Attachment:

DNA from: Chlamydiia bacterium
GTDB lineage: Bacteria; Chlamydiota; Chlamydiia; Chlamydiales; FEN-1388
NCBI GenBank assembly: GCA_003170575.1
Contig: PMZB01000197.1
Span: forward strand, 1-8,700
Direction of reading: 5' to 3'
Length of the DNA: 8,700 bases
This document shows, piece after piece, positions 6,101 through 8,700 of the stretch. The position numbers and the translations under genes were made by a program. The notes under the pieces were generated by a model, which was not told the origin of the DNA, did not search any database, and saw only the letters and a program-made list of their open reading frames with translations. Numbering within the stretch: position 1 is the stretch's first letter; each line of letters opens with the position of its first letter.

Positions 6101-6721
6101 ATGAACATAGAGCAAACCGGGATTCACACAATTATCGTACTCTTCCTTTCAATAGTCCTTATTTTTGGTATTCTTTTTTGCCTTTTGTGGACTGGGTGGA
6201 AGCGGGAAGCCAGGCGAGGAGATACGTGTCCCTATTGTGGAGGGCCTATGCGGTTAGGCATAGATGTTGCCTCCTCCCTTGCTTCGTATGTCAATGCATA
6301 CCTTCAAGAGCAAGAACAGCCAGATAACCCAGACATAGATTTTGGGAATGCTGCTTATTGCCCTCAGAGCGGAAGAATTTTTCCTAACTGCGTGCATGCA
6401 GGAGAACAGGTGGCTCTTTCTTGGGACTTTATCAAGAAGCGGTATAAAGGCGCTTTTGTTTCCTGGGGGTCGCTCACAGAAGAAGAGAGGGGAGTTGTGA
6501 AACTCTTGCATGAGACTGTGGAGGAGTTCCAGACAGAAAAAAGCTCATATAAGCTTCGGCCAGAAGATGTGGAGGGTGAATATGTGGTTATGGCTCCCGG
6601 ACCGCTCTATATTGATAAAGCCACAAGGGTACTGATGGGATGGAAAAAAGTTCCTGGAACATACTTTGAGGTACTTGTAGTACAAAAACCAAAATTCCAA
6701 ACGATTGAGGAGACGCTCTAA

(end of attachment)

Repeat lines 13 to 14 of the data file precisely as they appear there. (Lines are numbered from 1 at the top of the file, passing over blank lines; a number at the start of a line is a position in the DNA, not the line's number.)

6401 GGAGAACAGGTGGCTCTTTCTTGGGACTTTATCAAGAAGCGGTATAAAGGCGCTTTTGTTTCCTGGGGGTCGCTCACAGAAGAAGAGAGGGGAGTTGTGA
6501 AACTCTTGCATGAGACTGTGGAGGAGTTCCAGACAGAAAAAAGCTCATATAAGCTTCGGCCAGAAGATGTGGAGGGTGAATATGTGGTTATGGCTCCCGG